When a traumatic or very negative event occurs, information processing may be incomplete, perhaps because strong negative feelings or dissociation interfere with information processing. This prevents the forging of connections with more adaptive information that is held in other memory networks. For example, a victim of assault may “know” that their attacker is responsible for their crimes, but this information does not connect with their feelings and they may feel somewhat responsible for the attack. The memory is then dysfunctionally stored with many elements still unprocessed. When the individual thinks about the trauma, or when the memory is triggered by similar situations, the person may feel like they are reliving it, or may experience strong emotions and physical sensations.
It is not only major traumatic events, or “large-T Traumas” that can cause psychological disturbance. Sometimes a relatively minor event from childhood, such as being teased by one’s peers or disparaged by one’s parent, may not be adequately processed. Such “small-t traumas” can result in future problems.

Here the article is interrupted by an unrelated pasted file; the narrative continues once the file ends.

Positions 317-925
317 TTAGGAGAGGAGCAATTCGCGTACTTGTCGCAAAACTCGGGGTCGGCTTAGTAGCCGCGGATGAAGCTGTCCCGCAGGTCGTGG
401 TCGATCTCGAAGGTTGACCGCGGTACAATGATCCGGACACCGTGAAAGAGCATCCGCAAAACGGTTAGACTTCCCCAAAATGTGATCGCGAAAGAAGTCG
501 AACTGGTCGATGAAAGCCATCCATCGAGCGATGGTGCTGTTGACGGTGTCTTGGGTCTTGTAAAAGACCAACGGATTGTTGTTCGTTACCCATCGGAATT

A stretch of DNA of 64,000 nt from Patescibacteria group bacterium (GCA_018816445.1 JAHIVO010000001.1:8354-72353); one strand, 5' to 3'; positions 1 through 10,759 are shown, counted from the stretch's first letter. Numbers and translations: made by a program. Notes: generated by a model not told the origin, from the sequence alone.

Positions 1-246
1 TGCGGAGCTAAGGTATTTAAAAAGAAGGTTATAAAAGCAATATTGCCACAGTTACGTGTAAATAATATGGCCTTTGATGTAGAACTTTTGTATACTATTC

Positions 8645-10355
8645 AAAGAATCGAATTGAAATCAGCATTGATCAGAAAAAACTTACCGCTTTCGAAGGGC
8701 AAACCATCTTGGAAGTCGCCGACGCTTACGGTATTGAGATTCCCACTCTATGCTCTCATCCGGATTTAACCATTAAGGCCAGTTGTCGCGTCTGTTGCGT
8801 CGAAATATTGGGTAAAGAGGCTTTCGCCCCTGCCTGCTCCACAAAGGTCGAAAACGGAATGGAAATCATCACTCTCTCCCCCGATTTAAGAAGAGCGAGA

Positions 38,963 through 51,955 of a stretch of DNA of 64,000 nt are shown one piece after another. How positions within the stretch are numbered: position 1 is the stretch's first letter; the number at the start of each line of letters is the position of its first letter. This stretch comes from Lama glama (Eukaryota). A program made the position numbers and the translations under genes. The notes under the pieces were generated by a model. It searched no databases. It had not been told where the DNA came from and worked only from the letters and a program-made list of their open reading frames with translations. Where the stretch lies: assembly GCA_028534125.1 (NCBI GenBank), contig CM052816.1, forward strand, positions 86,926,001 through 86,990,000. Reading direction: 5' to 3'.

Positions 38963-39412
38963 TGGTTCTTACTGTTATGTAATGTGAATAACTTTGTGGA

EMDR is one of the primary approaches to treat trauma that has been approved by the American Psychiatric Association, the World Health Organization and the department of Defence. In British Columbia it is supported by ICBC and Worksafe. I have been using this tool for trauma interventions for over 20 years.
For more information see http://www.EMDR.com or contact me to see if this approach may be useful for you.